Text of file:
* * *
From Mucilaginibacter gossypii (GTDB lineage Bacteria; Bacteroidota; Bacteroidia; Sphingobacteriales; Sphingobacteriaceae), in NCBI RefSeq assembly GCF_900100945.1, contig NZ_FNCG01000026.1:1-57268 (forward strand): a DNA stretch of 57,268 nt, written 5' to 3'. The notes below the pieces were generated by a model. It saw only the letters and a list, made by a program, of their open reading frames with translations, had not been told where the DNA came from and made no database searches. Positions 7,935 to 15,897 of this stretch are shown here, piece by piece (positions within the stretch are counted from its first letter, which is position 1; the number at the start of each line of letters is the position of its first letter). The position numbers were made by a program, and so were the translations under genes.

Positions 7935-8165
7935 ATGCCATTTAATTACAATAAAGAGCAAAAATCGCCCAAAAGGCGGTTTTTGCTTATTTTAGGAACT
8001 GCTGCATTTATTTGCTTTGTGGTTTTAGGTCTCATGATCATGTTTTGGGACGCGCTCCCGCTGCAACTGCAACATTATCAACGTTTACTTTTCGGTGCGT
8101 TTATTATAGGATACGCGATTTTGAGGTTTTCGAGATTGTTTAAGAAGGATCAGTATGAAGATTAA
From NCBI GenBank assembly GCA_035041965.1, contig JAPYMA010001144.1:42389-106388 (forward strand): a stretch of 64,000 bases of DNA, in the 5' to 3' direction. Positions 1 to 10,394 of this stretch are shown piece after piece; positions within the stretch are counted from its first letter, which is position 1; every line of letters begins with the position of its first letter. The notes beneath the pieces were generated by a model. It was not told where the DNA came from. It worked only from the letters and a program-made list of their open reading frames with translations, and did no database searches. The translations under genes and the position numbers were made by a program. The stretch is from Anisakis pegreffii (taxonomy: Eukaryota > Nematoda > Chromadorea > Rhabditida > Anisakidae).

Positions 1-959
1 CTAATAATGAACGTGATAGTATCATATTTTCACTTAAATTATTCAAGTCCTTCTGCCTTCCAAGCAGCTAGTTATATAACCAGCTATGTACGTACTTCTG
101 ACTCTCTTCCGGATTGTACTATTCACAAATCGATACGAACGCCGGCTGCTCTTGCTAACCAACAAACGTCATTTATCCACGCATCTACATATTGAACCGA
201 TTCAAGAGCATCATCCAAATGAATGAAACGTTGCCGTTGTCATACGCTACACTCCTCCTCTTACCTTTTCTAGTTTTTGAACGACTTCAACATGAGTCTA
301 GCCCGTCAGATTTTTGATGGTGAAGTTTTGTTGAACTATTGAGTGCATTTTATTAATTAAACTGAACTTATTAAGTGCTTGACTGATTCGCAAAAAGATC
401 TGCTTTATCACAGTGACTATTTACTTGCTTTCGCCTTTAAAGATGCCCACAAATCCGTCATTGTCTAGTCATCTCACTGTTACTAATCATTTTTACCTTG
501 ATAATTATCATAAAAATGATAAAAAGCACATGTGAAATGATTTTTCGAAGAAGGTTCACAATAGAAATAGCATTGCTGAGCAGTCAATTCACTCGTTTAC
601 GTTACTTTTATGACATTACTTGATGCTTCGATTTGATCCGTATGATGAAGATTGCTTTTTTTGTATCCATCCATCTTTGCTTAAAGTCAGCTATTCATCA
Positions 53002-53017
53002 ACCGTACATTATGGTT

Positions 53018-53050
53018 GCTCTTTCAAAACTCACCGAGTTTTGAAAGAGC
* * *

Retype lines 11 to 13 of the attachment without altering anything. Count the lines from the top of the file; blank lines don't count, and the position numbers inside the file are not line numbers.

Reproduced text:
301 GCCCGTCAGATTTTTGATGGTGAAGTTTTGTTGAACTATTGAGTGCATTTTATTAATTAAACTGAACTTATTAAGTGCTTGACTGATTCGCAAAAAGATC
401 TGCTTTATCACAGTGACTATTTACTTGCTTTCGCCTTTAAAGATGCCCACAAATCCGTCATTGTCTAGTCATCTCACTGTTACTAATCATTTTTACCTTG
501 ATAATTATCATAAAAATGATAAAAAGCACATGTGAAATGATTTTTCGAAGAAGGTTCACAATAGAAATAGCATTGCTGAGCAGTCAATTCACTCGTTTAC